Posted by: phillipnb | September 1, 2013

A look at Redis (Remote Dictionary Server)

Before we talk about Redis, we need to talk about NoSQL. The traditional database that we use, say RDBMs, prefers more structured, predictable data for storage. In case of NoSQL database, it can handle unstructured, unpredictable data and information. Hence NoSQL is not a relational database or atleast it does not show the characteristics of a traditional relational database. People say that NoSQL is not a relational database because it is not built on tables, rows, columns and does not use SQL to manipulate the stored data. NoSQL also does not provide full ACID (Atomicity, Consistency, Isolation, Durability) guarantees that we see in a relational database. Though NoSQL has so many drawbacks that we mentioned above it still has a distributed and fault tolerant architecture. The NoSQL type of database architecture supports key-value stores, document stores, BigTable and graph databases. The product that we are going to analyse in this blog today is called Redis, a NoSQL database based on key-value store.

Redis is a short form for Remote Dictionary Server. It is an open source key value store. People usually say that Redis is like memcache, an in-memory but persistent on disk database. Some people also say that Redis is memcache with rich data structure. It is called in-memory because all data lives in memory. The data is stored using key and its value, where keys can be made to expire. Another advantage of Redis is that it is very fast and also light weight. Some other benefits that we hear about Redis are:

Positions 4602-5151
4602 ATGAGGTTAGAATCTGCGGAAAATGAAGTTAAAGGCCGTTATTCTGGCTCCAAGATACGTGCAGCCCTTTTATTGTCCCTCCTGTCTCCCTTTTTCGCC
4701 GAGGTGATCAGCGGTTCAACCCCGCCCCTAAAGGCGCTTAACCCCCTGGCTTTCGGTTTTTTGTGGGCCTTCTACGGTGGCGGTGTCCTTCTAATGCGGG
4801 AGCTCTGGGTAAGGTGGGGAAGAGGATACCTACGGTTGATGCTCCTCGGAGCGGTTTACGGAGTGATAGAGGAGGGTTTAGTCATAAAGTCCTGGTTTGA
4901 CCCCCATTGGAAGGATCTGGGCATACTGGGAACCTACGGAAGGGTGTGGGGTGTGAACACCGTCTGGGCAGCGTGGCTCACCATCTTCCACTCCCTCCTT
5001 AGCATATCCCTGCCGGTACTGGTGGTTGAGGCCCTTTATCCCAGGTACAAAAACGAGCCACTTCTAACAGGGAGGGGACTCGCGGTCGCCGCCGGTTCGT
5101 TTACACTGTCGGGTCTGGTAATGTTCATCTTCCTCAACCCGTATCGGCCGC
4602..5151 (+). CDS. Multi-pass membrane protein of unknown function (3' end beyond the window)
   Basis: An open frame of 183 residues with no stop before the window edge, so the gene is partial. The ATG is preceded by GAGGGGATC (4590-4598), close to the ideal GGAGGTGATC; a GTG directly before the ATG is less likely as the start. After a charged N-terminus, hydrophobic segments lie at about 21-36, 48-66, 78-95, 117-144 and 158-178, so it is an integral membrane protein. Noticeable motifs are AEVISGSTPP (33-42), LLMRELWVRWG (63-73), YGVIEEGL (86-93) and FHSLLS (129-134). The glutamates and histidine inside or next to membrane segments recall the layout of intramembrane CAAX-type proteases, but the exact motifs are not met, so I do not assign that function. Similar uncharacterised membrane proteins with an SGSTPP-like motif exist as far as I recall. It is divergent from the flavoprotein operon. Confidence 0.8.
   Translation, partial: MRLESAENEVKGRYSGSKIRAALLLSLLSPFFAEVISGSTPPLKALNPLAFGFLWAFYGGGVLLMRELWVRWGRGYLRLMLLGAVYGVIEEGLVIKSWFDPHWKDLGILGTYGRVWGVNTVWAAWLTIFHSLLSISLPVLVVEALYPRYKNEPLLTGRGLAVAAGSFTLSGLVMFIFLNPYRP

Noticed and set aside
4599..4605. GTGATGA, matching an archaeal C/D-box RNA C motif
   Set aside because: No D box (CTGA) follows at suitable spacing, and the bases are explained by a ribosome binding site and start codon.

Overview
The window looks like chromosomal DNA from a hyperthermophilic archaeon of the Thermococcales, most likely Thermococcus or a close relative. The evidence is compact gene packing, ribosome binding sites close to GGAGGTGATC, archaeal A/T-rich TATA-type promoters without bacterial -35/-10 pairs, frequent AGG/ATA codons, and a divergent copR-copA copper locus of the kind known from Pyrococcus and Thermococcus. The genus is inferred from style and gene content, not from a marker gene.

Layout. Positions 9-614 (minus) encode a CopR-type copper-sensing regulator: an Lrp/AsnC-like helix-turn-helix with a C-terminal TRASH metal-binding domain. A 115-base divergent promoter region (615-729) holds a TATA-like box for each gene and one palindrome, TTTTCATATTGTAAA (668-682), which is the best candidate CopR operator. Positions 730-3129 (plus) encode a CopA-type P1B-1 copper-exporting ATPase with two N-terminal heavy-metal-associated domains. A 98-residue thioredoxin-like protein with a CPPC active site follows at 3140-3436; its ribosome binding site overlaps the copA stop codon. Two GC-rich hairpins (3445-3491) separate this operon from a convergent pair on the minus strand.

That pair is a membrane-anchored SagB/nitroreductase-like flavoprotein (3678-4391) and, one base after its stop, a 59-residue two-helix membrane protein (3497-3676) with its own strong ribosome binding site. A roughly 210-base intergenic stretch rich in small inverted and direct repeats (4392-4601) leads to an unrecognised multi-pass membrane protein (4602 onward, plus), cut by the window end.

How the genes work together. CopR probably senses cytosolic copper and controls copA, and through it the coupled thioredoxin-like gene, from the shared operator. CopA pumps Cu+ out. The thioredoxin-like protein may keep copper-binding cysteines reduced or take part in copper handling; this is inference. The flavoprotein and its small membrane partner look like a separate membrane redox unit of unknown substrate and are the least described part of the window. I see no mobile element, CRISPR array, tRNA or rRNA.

• Redis is simple and fast
  • Redis does not use threading, it is just one process
  • It has asynchronous non-blocking persistance
  • Implements persistence using snapshot or append only files
  • Redis uses key and value store where a value can be a string, set, list, sorted set and a hash. Hence Redis can also be called a data structure server because of this powerful data types
  • It has a queryable keyspace
  • Redis supports integer counters
  • Redis works like a journal
  • In Redis, Keys can be made to expire
  • Redis has the ability to easily backup
  • Redis is a cache, store and messaging server

One should not opt for Redis if the data cannot fit into the available memory. Redis is not for storing big amount of data. Also, Redis is not a data store that will scale easily and it will not act as a adhoc query tool. In spite of these negative defects, we should go for Redis if we:

  • Want to select and delete (expire) items in our cache
  • Want persistence for objects that rarely change
  • Want flexibility and feature rich product

To know more about Redis, take a look at the articles and blogs about Redis on the web. Here are a selected few writeups:

Anyway, I cannot recommend Redis as I have not fully experienced the power of Redis. But from the little that I know about Redis, I can boldly say that it is extremely good if your situation demands querying a key-value pair.


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